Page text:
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Behind the Headlines: APA News Blog

Academic Version: Applying my personal experiences and academic research as a professor of Sociology and Asian American Studies to provide a more complete understanding of political, economic, and cultural issues and current events related to American race relations, and Asia/Asian America in particular.

Plain English: Trying to put my Ph.D. to good use.

April 29, 2007

Written by C.N.

Adult Asian Americans Helping Their Parents

For many Asian Americans, parent-family relationships can be a little tricky as each side tries their best to negotiate generational differences and the complex process of assimilating into American society and carving out a new life and identity for themselves in a new social environment. As the Orange County Register points out, one evolving trend is how many adult Asian Americans have now come full circle and are now reaching back to help out their parents:

It is not unusual for adult children in Asian families to contribute money to their parents on a monthly basis to help pay for their parents’ mortgages and other living expenses. “It is the ultimate symbol of gratitude that a child can show to his parents,” said Cal State Fullerton professor Son Kim Vo. “In the Vietnamese culture, it shows the complete cycle of a family. Parents raise their children, and now the children give back.” . . .

Among those who do give their parents money, there is another half-joke that those who give the most money receive the most love from their parents. “In a weird way, it is kind of like buying the parents’ love and approval,” Mai said. “I don’t want to say it, but it’s true.”

Tracy Pham, 34, of Garden Grove, said it can raise feelings of resentment among siblings. “My two sisters make way more money than I do, so they can afford to give my parents more,” said Pham, a hairstylist. “So, in my parents’ eyes, I know I’m not respected as much as my other sisters, and I feel like I can never measure up.”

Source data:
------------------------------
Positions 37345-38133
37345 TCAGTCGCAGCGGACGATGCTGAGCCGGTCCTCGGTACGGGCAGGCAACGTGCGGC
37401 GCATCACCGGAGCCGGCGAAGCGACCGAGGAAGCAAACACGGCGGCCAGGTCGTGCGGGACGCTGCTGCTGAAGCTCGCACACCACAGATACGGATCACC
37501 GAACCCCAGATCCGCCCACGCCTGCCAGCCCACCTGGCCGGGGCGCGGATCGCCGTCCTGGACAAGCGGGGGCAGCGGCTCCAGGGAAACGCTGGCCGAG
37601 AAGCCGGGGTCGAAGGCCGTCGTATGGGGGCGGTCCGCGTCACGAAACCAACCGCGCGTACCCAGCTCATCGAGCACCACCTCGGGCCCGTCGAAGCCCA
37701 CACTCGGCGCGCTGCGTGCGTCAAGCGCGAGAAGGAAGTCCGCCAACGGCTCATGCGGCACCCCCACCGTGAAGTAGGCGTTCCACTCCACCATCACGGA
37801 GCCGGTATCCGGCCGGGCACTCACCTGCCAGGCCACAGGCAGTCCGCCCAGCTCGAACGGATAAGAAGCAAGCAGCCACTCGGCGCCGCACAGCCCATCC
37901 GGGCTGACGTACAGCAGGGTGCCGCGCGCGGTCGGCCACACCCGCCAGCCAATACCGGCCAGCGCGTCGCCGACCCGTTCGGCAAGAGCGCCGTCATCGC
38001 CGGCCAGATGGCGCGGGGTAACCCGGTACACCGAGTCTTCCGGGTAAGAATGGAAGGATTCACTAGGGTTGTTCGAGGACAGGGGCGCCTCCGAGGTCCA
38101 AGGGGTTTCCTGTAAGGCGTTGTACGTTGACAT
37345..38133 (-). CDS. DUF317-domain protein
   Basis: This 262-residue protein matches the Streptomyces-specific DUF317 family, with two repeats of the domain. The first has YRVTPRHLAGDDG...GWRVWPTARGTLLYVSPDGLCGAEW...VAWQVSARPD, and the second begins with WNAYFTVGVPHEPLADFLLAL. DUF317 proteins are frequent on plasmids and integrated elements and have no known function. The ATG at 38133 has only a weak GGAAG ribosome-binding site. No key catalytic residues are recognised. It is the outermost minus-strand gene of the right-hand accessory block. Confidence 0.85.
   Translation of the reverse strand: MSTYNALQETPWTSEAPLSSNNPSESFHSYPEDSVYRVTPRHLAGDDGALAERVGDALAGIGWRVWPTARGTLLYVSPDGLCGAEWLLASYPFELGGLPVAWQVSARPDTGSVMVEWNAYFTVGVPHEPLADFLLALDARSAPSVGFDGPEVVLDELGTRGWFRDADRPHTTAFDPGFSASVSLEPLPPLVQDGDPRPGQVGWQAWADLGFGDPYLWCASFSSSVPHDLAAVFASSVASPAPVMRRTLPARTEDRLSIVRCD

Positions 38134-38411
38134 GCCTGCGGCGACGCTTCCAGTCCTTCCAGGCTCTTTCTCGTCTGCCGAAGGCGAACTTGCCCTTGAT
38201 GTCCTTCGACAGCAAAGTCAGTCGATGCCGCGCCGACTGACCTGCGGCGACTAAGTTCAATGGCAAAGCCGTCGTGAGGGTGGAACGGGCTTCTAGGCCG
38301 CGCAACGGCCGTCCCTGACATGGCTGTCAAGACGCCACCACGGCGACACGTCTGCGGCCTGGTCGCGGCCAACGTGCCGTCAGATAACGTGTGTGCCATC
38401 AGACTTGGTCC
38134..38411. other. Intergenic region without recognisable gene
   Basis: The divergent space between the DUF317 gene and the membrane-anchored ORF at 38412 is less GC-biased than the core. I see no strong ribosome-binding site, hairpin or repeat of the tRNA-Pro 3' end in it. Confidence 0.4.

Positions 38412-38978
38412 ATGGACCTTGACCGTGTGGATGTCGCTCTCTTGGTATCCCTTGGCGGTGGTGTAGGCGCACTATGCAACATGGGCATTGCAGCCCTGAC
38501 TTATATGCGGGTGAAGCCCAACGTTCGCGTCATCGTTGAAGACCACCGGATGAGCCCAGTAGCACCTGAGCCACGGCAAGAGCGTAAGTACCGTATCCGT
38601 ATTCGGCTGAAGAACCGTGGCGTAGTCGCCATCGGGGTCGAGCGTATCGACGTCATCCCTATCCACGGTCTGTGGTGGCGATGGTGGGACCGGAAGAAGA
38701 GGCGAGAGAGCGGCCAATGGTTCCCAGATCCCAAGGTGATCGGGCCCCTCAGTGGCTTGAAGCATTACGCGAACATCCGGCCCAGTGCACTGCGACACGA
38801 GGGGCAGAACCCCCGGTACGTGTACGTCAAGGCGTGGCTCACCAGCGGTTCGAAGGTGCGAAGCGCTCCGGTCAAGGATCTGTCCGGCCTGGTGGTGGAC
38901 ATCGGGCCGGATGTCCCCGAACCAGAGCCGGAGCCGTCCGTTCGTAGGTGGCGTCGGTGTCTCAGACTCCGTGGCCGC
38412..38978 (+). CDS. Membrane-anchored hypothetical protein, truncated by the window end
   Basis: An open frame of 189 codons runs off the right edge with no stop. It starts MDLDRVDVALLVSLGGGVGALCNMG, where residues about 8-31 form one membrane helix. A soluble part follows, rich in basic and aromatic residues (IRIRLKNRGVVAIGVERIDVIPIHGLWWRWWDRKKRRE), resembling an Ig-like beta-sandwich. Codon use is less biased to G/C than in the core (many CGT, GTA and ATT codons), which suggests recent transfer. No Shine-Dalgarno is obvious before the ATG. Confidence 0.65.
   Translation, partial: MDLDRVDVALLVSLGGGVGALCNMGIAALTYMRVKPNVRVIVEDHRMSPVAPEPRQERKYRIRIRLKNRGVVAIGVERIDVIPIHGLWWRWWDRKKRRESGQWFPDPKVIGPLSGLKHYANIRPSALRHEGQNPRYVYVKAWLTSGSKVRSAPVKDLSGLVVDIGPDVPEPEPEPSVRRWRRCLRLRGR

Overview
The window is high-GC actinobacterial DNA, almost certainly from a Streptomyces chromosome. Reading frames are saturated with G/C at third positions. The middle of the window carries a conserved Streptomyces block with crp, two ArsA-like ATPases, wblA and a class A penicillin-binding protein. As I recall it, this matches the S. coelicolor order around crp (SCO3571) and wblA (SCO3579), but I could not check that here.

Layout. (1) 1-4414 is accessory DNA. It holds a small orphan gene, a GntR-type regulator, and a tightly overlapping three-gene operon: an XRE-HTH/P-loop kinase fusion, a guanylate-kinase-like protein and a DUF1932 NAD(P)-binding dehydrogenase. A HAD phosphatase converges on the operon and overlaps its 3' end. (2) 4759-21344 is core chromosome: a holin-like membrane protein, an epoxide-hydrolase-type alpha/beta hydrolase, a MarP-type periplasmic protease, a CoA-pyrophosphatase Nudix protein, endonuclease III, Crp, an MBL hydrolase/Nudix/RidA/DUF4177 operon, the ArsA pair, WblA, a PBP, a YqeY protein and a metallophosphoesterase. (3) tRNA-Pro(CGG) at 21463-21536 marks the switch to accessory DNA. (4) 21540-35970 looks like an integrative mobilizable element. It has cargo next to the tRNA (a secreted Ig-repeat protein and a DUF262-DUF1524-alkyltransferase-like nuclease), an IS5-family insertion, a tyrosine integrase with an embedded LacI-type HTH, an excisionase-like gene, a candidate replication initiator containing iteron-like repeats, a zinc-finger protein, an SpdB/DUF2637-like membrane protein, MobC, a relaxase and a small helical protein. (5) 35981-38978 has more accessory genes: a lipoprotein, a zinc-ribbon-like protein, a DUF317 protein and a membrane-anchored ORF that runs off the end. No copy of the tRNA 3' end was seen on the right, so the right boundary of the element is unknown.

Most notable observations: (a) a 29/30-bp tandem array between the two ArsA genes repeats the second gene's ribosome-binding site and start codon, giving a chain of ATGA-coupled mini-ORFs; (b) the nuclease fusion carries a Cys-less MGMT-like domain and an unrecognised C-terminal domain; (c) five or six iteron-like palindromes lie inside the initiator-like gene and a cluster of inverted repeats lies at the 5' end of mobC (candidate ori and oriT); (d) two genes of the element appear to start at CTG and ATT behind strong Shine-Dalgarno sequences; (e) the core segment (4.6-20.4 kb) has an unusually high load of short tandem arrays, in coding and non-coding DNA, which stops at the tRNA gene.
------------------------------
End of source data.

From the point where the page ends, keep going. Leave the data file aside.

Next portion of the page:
For many immigrant families, Asian or otherwise, there does seem to be a consistent (although not universal) cycle of the second generation wanting to separate from their parents because they represent “old” or “foreign” ways, whereas the children just want to be like their (predominantly White) friends. Then somewhere in college, many young Asian Americans eventually rediscover their racial/ethnic identity and pride and come to finally appreciate the love their parents have for them. Then as adults, they then try to “repay” their parents back in whatever ways they can.

As an Asian American immigrant, scholar, and parent myself, I have seen this pattern over and over again and it always warms my heart each time to see each generation reconnecting with the other. The process may not be completely smooth at times, but ultimately, the results usually represent a positive reinforcement of not just the bond between family members, but also the bond of ethnic solidarity within each Asian/immigrant community.


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Copyright © 2001- by C.N. Le. Some rights reserved. Creative Commons License

Suggested reference: Le, C.N. . "Adult Asian Americans Helping Their Parents" Asian-Nation: The Landscape of Asian America. <http://www.asian-nation.org/headlines/2007/04/adult-asian-americans-helping-their-parents/> ().

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